AER: Memories of Old PS4 Review
The world of AER: Memories of Old is a beautiful one. It boasts simplistic, blocky, low poly environmental and character design that’s still adorned with intrinsically detailed contours and curves. It’s core ideals are similarly alluring, inviting players to take flight and soar through wondrous floating islands in the sky. A craving for exploration is key, as this is a game that refuses to handhold players on their journey. To be confident enough to give players such independence while exploring is brave to be sure, but in turn that enduring penchant for freedom turns out to be one of the game’s greatest weaknesses.
In AER you control Auk, who joins the burgeoning vanguard of mute characters that dare not utter a single word throughout their adventure. Whilst a mute character may not appeal to everyone this decision is core to the ideals of AER. The game wants players to find joy in the simple act of exploration and discovery. With that in mind having a character constantly chatter is not a good fit. Auk is on a pilgrimage; one that may or may not have religious undertones. In truth, her exact story is confusingly vague, and constantly deals with layers of ethereal themes rather than spinning a defined narrative. You are existing in a living, breathing world in AER, but finding concrete story elements is strangely archeological. Ultimately, this makes Auk a beacon of light tasked with protecting the world from darkness – a tale that has been told countless times with a better character arc layered atop.
Auk’s most important talent is her ability to transform into a bird whenever the notion takes hold. Seamlessly morphing from walking to flying is an amazing trick that never gets old. Any time you want to fly – and you’re in an open area – a quick double tap of jump sees Auk take flight, the music swells, and you are gliding through the air. I was reminded of Bound as I flew – a title that ties platforming gameplay to the majestic movements seen in interpretive dance and rhythmic gymnastics. In Bound simply moving throughout the world was a joy; and the same is true for AER. Landing initially feels somewhat hazardous. For a game that makes flying so majestic I was constantly coming back to earth with a thud. Soon I realised you have to lead the landing a bit, and it was not long until I was executing in a more dignified style befitting the rest of the game. It’s a great freeing feeling to have an instant capability to reach the top of almost any object you see, and flying there is always a joyous experience.
AER’s main failings come from constantly getting confused and lost. Both of these are a necessary byproduct for a game that wants players to discover and explore but the scales were tipped in the wrong direction for most of my playtime. I am not sure how to solve this either, as putting an icon on the map to follow is ruinous to engaging players in the act of exploration. The scale of AER’s open world very much reminded me of how Breath of The Wild offered players great freedom earlier this year. Like AER that game never told players what to do, but was more capable at signposting and suggesting ideas, or simply hinting at interesting visual landmarks. Even though much of AER is beautiful to look at getting to the parts needed to advance the story always felt like a hassle. AER also lacks combat. This is not initially a failing, as not every game needs forms of violence to entertain, but the lack of enemies placed in the world means even fewer ways for the developer to indirectly suggest interesting places to visit. AER made the armchair developer side of me come out in force. I constantly wondered “how could this be done better,” but could come to no reasonable conclusion.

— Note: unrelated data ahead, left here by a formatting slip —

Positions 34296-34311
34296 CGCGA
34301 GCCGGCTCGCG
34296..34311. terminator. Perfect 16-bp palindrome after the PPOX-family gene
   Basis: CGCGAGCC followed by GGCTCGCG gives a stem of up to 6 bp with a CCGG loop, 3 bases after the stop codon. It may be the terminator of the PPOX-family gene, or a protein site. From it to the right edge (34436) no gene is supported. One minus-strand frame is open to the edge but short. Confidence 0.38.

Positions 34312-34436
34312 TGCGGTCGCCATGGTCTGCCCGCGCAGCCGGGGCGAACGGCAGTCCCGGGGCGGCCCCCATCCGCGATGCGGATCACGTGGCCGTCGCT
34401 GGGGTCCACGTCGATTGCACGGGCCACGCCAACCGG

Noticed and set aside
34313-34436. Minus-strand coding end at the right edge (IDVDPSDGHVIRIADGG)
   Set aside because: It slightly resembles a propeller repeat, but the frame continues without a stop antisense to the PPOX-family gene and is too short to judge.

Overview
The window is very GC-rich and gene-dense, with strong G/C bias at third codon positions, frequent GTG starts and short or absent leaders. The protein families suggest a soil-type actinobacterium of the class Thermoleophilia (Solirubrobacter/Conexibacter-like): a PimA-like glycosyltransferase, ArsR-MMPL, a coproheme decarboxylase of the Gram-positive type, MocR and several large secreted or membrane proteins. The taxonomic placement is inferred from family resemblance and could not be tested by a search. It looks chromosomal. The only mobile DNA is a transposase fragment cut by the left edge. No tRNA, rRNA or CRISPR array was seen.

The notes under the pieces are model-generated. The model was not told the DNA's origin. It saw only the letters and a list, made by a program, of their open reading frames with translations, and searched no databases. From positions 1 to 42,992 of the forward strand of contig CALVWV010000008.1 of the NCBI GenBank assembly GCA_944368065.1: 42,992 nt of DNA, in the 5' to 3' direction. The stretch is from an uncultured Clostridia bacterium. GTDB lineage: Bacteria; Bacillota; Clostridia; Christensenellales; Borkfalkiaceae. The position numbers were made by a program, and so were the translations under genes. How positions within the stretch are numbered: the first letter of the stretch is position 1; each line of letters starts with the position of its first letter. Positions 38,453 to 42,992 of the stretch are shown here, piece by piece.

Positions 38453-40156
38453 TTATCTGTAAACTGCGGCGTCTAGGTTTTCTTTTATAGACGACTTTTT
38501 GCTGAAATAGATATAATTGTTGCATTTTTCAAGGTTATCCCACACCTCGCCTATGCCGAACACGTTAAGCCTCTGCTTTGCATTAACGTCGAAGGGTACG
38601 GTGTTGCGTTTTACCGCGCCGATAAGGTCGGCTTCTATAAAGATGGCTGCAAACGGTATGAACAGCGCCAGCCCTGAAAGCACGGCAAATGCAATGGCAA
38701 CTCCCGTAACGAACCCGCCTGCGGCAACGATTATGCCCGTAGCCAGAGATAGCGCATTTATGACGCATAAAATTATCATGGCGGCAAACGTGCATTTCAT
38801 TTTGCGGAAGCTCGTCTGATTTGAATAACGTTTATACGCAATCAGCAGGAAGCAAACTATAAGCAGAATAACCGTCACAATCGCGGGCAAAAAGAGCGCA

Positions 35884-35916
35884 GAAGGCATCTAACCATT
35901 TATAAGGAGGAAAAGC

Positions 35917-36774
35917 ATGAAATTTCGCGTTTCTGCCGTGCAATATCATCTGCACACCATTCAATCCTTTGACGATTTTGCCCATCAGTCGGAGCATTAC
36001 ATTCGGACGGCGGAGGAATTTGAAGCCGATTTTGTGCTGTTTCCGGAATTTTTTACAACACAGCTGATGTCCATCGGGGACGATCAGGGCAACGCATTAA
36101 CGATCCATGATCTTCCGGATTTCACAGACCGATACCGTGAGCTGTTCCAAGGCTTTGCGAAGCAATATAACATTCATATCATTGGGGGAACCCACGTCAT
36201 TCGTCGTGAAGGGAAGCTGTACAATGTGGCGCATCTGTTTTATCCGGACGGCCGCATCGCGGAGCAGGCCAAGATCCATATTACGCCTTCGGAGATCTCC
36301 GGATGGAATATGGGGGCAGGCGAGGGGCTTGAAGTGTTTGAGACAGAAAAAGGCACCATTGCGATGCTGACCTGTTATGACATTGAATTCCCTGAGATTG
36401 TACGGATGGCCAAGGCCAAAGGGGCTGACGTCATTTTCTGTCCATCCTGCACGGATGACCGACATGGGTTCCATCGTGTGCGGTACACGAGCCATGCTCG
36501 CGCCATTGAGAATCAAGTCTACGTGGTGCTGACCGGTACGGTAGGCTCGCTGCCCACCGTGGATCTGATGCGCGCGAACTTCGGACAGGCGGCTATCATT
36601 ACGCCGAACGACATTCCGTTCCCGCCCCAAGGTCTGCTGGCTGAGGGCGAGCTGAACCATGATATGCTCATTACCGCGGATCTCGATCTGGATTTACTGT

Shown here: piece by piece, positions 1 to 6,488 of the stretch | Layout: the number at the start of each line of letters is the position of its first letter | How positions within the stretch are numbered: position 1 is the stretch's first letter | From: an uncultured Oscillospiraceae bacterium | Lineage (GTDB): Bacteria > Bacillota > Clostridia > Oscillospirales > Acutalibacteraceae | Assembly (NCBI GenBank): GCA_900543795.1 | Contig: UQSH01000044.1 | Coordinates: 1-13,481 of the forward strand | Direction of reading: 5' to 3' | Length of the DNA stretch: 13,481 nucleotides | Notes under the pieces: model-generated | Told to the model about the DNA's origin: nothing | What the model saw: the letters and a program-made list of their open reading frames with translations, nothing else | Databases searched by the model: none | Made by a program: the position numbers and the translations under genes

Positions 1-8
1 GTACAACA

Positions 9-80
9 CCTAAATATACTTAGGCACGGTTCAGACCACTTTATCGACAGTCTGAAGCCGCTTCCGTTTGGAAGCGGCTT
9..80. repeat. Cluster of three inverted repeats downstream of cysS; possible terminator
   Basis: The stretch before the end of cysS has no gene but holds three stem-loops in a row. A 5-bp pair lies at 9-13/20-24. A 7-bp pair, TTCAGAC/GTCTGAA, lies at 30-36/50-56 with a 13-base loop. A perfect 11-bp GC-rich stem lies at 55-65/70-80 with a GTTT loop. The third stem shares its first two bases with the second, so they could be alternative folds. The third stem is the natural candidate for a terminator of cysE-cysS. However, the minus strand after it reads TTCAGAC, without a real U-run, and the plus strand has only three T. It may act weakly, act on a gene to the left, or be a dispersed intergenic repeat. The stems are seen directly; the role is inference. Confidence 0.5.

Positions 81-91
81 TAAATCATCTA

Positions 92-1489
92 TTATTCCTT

The other downside comes from constant detours to temples that contain basic platforming puzzles. Temples are also areas in which Auk cannot fly. Your main task when in flight is to find said temples, but your reward for finding one is the limited removal of the single greatest part of the whole game. Whilst it is necessary to offer different styles of gameplay to stop a game becoming monotonous; replacing it with something notably worse is a rather large hindrance to enjoyment. Every time I’d complete a temple I’d rushed to the exit to fly again, but regretfully the familiar feeling of confusion would rear its head as I struggled to find another one. One final knock against the game is length – which totals little over three hours even when you include constant trips in the wrong direction.
I grew to believe everything about AER may be too vague for its own good. A luminous moose told me to go burn a root. I was not going to argue with such an imposing being, so I carried out his wish. After pleasing the moose, I gained a key, and a two tailed but otherwise featureless fox told me tales of my next destination. To the north east I must go with no other precise details to guide me. You really have to be in the right mindset, and have enough available time and gumption, to fully engage with AER.
AER is at its best whilst flying through the sky with little care in the world for the extra tasks the game demands. The flying is fun, strangely meditative, and feels freeing. Sadly, disappointment comes from AER’s choice to remain hands off in directing players towards its content. Instead of been filled with wonder as I explored, aimless wandering soon took over as I wished for a more authored experience. That feeling of been continually lost quickly began to erode the fledgling feelings of joy I had at the outset of my adventure.